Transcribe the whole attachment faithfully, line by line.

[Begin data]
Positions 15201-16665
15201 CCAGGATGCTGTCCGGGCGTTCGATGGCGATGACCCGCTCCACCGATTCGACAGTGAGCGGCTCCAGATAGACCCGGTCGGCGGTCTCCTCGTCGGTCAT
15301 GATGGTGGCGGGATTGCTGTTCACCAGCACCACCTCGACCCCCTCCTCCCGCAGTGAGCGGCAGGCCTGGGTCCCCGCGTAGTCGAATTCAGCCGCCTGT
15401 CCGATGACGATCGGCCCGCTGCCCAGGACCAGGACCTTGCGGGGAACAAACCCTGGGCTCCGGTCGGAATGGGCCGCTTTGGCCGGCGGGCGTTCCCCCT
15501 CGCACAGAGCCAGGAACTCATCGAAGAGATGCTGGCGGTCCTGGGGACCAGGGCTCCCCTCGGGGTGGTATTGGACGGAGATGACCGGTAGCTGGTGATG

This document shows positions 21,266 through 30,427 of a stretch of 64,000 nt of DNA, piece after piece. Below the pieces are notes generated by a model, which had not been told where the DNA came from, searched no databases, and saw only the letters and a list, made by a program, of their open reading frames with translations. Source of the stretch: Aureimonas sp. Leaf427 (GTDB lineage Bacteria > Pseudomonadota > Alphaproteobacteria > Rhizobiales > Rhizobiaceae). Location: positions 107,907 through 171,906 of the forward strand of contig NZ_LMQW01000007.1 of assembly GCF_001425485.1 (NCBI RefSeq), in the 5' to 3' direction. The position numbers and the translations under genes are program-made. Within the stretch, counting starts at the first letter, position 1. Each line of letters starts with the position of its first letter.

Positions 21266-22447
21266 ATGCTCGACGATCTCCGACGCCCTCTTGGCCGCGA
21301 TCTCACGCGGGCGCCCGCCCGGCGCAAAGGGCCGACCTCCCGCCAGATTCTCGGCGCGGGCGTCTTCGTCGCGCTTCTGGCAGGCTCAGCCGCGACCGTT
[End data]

Positions 15201-16665
15201 CCAGGATGCTGTCCGGGCGTTCGATGGCGATGACCCGCTCCACCGATTCGACAGTGAGCGGCTCCAGATAGACCCGGTCGGCGGTCTCCTCGTCGGTCAT
15301 GATGGTGGCGGGATTGCTGTTCACCAGCACCACCTCGACCCCCTCCTCCCGCAGTGAGCGGCAGGCCTGGGTCCCCGCGTAGTCGAATTCAGCCGCCTGT
15401 CCGATGACGATCGGCCCGCTGCCCAGGACCAGGACCTTGCGGGGAACAAACCCTGGGCTCCGGTCGGAATGGGCCGCTTTGGCCGGCGGGCGTTCCCCCT
15501 CGCACAGAGCCAGGAACTCATCGAAGAGATGCTGGCGGTCCTGGGGACCAGGGCTCCCCTCGGGGTGGTATTGGACGGAGATGACCGGTAGCTGGTGATG

This document shows positions 21,266 through 30,427 of a stretch of 64,000 nt of DNA, piece after piece. Below the pieces are notes generated by a model, which had not been told where the DNA came from, searched no databases, and saw only the letters and a list, made by a program, of their open reading frames with translations. Source of the stretch: Aureimonas sp. Leaf427 (GTDB lineage Bacteria > Pseudomonadota > Alphaproteobacteria > Rhizobiales > Rhizobiaceae). Location: positions 107,907 through 171,906 of the forward strand of contig NZ_LMQW01000007.1 of assembly GCF_001425485.1 (NCBI RefSeq), in the 5' to 3' direction. The position numbers and the translations under genes are program-made. Within the stretch, counting starts at the first letter, position 1. Each line of letters starts with the position of its first letter.

Positions 21266-22447
21266 ATGCTCGACGATCTCCGACGCCCTCTTGGCCGCGA
21301 TCTCACGCGGGCGCCCGCCCGGCGCAAAGGGCCGACCTCCCGCCAGATTCTCGGCGCGGGCGTCTTCGTCGCGCTTCTGGCAGGCTCAGCCGCGACCGTT